where, as before, d is the dimension of the embedding space. Thus, the step from fractal geometry of the system to its global statistical properties is mediated by the singularity components since equation (18) shows that the canonical exponents are given by the Legendre transform of the singularity spectrum. By construction, the Legendre transform of a function is convex. Conversely, if D(h) is also convex, the singularity spectrum can be retrieved from the canonical exponents by applying again a Legendre transform D(h) = infp {ph + d − τp }. 4

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For the remaining of this paper, any functional equality should be understood to hold on a dense set of Rd .

(19)

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This estimate of the singularity spectrum is known as the Legendre spectrum. Many methods based on the multifractal canonical formalism rely on equation (19) to evaluate the singularity spectrum from the indirect evidence furnished by the canonical exponents τp . A technical detail should be exposed here: the Legendre spectrum may differ from the actual singularity spectrum since in the canonical formalism there is no way to know if the spectrum given by equation (19) is the actual one or just its convex hull. This knowledge is only granted in a microcanonical formulation. In fact, when the microcanonical formalism can be applied, there is a simple way to compute the singularity spectrum. Let us suppose that we evaluate the singularities at a resolution scale r0 which is small enough. The distribution of singularities at this scale, ρr0 (h), must verify [5]   ρr0 (h) = A0 r0d−D(h) + o r0d−D(h) (20) which means that the singularity spectrum can be retrieved from the empirical histogram of singularity exponents. One can even go beyond if one further assumes, to simplify the analysis, that there exists a singularity component Fh1 of maximum dimensionality, D(h1 ) = d. This is not a strong hypothesis in general: if the functional Tr s has total support at any finite size r, and the signal is not strictly monofractal, such a component must exist [53] (monofractal systems can also be considered with some specific adaptations [54]). Applying such assumption to equation (20), we obtain a good estimate of the singularity spectrum by means of the following formula:   log ρr0 (h) ρrM0 (21) D(h) = d − log r0 where ρrM0 = maxh {ρr0 (h)}. Equation (21) is commonly referred to as the ‘histogram method’ for the evaluation of the singularity spectrum [5, 55, 56]. Due to the limitations of the canonical multifractal formalism, it has been commonly accepted that a system can only be considered as multifractal if the singularity spectrum is convex (and hence, it can be retrieved by means of the Legendre estimate). One of the advantages of the microcanonical multifractal formalism is that it allows us to extend the concept to situations in which the spectrum has more than one maximum. However, for the scope of this paper, and taking into account that this is the most common experimental situation, we will restrict ourselves to the cases of convex singularity spectra. This leads to the following definitions. Definition (microcanonical multifractal formalism). A multifractal d-dimensional scalar (real or complex) signal s(x) verifies the following points: (i) there exists at least a family of functionals {Tr }r such that equation (16) holds for any point x ∈ ; (ii) at any scale r0 , equation (20) holds for the same curve D(h); (iii) the singularity spectrum D(h) derived from equation (20) is a convex function of h. The experimental validation of microcanonical multifractality on a signal will thus proceed in three steps, according to the three points given above. First, equation (16) should be verified with a good accuracy for a large enough range of scales r and for the majority of the points in the signal domain. Second, applying equation (21) at different resolution scales r0 we should obtain the same curve D(h), so validating the scale invariant character. Finally, D(h) must be convex. To carry out this task there are two different conceptual strategies that we will discuss in the next subsections. 9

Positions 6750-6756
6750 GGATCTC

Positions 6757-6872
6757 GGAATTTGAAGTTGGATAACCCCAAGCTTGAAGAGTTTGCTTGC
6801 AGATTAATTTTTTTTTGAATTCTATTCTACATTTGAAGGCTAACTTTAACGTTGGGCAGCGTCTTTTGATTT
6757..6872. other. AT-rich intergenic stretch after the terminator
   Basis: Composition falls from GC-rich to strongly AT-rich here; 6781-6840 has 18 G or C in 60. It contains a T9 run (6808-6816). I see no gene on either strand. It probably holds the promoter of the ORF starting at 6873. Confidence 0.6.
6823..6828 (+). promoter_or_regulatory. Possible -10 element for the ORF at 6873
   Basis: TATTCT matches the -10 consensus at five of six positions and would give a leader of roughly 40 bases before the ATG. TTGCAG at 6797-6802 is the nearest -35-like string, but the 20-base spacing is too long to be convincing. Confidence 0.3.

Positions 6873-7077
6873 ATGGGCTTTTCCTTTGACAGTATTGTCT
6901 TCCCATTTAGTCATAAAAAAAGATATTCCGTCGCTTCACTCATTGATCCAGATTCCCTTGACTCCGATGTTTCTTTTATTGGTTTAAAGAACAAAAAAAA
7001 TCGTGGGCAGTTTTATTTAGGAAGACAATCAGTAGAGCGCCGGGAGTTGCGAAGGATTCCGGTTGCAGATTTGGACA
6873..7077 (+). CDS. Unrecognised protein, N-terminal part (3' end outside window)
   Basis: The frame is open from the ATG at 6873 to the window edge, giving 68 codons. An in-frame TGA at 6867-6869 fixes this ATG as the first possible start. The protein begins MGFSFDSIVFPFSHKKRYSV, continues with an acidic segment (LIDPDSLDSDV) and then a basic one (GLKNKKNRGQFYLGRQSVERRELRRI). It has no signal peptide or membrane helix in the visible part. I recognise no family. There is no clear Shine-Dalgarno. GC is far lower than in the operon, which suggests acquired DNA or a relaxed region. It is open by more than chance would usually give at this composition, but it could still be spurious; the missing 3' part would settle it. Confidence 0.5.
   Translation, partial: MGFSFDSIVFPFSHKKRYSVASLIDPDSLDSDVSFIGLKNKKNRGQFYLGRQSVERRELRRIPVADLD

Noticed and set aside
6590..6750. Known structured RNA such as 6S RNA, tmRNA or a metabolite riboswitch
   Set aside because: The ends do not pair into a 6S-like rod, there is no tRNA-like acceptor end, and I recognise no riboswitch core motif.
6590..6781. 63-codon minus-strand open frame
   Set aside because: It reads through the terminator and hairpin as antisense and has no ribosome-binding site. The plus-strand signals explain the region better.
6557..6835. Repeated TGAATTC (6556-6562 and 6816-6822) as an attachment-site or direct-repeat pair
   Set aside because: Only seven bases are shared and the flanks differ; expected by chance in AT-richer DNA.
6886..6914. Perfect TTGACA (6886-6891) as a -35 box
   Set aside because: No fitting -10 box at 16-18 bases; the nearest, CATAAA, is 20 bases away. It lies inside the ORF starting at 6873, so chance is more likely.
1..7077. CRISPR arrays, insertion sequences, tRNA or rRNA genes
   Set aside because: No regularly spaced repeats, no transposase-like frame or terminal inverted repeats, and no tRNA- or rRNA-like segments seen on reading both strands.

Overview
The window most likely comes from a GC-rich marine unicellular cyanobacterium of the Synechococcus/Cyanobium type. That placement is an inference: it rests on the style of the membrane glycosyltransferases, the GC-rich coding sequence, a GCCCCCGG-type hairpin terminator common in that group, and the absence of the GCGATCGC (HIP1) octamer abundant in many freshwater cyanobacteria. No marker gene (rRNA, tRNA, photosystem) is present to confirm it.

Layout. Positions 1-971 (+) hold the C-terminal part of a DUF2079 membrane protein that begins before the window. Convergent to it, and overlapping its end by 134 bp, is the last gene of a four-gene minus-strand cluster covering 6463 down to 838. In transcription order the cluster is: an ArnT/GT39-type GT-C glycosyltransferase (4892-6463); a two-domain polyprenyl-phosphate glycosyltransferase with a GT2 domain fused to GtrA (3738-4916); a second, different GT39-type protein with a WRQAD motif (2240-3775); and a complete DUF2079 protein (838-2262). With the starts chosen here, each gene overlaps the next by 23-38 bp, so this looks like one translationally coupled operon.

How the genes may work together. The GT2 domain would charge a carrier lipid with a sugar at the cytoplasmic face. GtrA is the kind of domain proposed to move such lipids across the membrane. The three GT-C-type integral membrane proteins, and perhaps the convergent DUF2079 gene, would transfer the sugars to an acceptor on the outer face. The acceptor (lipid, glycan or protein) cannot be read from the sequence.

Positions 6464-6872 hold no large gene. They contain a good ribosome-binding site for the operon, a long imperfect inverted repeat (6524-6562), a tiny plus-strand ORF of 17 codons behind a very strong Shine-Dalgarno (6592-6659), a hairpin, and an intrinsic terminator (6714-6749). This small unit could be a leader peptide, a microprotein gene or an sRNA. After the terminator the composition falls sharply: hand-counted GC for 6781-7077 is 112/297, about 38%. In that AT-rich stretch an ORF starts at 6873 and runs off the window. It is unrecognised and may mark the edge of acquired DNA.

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4.2. Processing the signal: multiaffine functions and multifractal measures There is no canonical way to know a priori for which functional Tr a signal s will be evidenced as multifractal, so the only way is to test some usual definitions. There are two basic functionals which have demonstrated to be useful to this goal. This leads to two ways to deal with multifractal signals in the microcanonical framework, either to analyze them as multiaffine functions or through appropriate multifractal measures. In this subsection we analyze both in detail. 4.2.1. Multiaffine functions. In the context of microcanical multifractality, a signal is said multiaffine [8, 12, 27] if, locally around any point x ∈ : |s(x + r) − s(x)| = αl (x) r γ (x) + o( r γ (x) )(r → 0)